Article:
In December 2013, the Government announced its intention to
replace the GST free treatment for the supply of both going
concerns and farming businesses with a 'reverse charge'
mechanism. The scheme was initially proposed by the Rudd Government
in 2009 but was not implemented. Corporate and Commercial lawyer,
Sam Bassingthwaighte, provides an overview on how the reverse
charge arrangements may apply and highlights some of the potential
implications of the proposed changes.
Currently, a supply of a going concern may be treated as GST
free. Without the GST exemption, the seller would be required to
charge GST (treating the sale as a taxable supply), in respect of
which the purchaser would be able to claim an input tax credit, if
they are registered for GST.
Under the existing legislation, there are a number of conditions
that must be met in order for the going concern exemption to apply.
These include, but are not limited to, both the seller and
purchaser agreeing in writing that the sale is of a going concern
(usually addressed in the GST clause in the contract for sale),
everything necessary for the continued operation of the business
being supplied to the buyer and both parties being registered for
There is a separate GST exemption for the sale of land which has
been used to carry on a farming business (as defined in the GST
Act), where the purchaser intends to continue farming the land.
Unlike the going concern exemption, there is no requirement for the
parties to agree in writing before the exemption applies or for the
purchaser to be registered for GST.
The current treatment of the supply of going concerns and
farmland as GST free provides two main benefits to the
the purchaser does not have to fund the GST component and then
wait to receive the benefit of the offsetting credit; and
as stamp duty is generally calculated on the GST inclusive
price the cost to the purchaser is reduced.
The seller carries the GST risk if a sale has been wrongly
classified as a GST free supply.
'REVERSE CHARGE' MECHANISM
The Government has indicated that the reverse charge mechanism
will commence when the amendments to the GST Act are passed and
become law, which is likely to be the first half of 2015.
Transitional provisions will be included to preserve the current
position for contracts already on foot.
The proposal renders both supplies of going concerns and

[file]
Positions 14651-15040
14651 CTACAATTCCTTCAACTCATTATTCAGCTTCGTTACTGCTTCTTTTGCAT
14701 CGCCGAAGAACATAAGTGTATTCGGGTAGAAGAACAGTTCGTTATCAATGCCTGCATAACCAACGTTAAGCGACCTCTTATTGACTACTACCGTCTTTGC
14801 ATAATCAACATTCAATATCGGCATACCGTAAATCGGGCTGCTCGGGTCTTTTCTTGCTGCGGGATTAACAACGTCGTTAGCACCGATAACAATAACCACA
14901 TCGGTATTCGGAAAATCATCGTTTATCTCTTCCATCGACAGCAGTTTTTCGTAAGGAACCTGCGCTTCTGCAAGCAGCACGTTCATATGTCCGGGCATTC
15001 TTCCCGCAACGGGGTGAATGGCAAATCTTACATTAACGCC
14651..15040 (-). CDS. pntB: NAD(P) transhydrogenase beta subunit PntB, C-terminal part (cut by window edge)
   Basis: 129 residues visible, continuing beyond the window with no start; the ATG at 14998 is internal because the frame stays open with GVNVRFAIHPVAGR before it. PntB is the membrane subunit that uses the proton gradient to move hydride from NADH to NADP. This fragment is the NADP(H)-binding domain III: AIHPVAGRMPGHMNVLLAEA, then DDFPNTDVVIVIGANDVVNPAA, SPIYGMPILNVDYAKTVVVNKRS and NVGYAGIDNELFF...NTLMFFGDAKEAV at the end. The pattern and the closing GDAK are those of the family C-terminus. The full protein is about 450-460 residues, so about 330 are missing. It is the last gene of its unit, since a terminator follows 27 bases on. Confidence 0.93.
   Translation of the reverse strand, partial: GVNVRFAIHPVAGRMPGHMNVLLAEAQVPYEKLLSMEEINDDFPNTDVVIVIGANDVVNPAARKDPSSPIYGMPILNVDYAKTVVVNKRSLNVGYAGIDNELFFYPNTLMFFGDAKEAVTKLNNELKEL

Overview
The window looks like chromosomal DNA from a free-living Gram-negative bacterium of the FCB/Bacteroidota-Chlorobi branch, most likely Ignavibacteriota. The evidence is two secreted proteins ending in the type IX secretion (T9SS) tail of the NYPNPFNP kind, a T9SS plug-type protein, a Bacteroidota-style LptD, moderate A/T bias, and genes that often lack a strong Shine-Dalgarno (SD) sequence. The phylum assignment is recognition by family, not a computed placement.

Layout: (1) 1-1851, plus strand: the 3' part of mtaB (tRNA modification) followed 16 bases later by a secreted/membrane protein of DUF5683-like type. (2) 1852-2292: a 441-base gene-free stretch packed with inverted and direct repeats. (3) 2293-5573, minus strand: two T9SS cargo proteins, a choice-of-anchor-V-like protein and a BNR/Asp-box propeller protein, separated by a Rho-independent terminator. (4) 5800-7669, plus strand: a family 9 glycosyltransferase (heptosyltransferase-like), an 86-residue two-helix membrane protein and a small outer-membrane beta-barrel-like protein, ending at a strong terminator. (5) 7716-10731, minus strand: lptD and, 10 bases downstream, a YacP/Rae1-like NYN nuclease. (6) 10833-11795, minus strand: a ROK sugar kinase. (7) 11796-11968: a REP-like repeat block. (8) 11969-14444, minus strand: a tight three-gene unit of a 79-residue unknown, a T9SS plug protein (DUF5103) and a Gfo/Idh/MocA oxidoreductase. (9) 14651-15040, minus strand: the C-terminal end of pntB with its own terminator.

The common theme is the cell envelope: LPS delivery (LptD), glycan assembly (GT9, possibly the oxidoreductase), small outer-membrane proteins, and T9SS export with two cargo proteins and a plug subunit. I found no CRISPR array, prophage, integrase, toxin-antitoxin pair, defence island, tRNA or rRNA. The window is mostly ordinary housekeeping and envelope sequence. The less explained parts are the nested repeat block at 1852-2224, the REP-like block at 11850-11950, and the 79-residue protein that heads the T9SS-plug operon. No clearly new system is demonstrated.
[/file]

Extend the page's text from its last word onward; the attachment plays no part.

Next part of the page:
farmland taxable and introduces a system allowing parties to agree
to reverse the GST burden, making the purchaser liable to pay the
GST not the seller. Essentially, this achieves the same result that
occurs with an ordinary taxable supply, where a contract contains
either a GST inclusive price or requires the purchaser to reimburse
the seller the GST payable in addition to the principal amount.
However, the mechanism differs from an ordinary taxable supply as
provided all the parties are registered for GST , once the
parties agree to reverse charge the GST, the agreement has
legislative backing in addition to contractual enforceability;
the purchaser is directly liable to the Commissioner of
Taxation to pay the GST, it is not reimbursed to the seller (as
such, a tax invoice is not required); and
provided the purchaser is entitled to full input tax credits,
the GST liability should be completely offset resulting in the same
cash flow benefit that arises under the current scheme.
Until the draft legislation is released, uncertainty will remain
as to how the reverse charge mechanism will operate. Depending on
the drafting of the legislation and the consent of the States and
Territories, the stamp duty and GST exemptions under the previous
mechanism may no longer be available.
The potential pitfalls of the proposed mechanism are as
GST: the current cash flow benefit will not be available to a
purchaser who is not entitled to a full input tax credit in respect
of the acquisition.
Stamp Duty: the reverse charged GST may be included in the
dutiable value of the transaction resulting in the purchasers
having to pay more duty.
On Sales: for purchasers wishing to develop and on-sell real
property forming part of a going concern or farming business, it
may be necessary to carve out that real property in order to
preserve the application of the margin scheme for the future.
Purchasers should ensure that any future contracts they enter
into provide for the potential application of the reverse charge
mechanism, even before the legislation is passed.
The content of this article is intended to provide a general
guide to the subject matter. Specialist advice should be sought
about your specific circumstances.
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Exemptions or concessions on stamp duty could apply when contemplating the purchase or transfer of NSW real estate.
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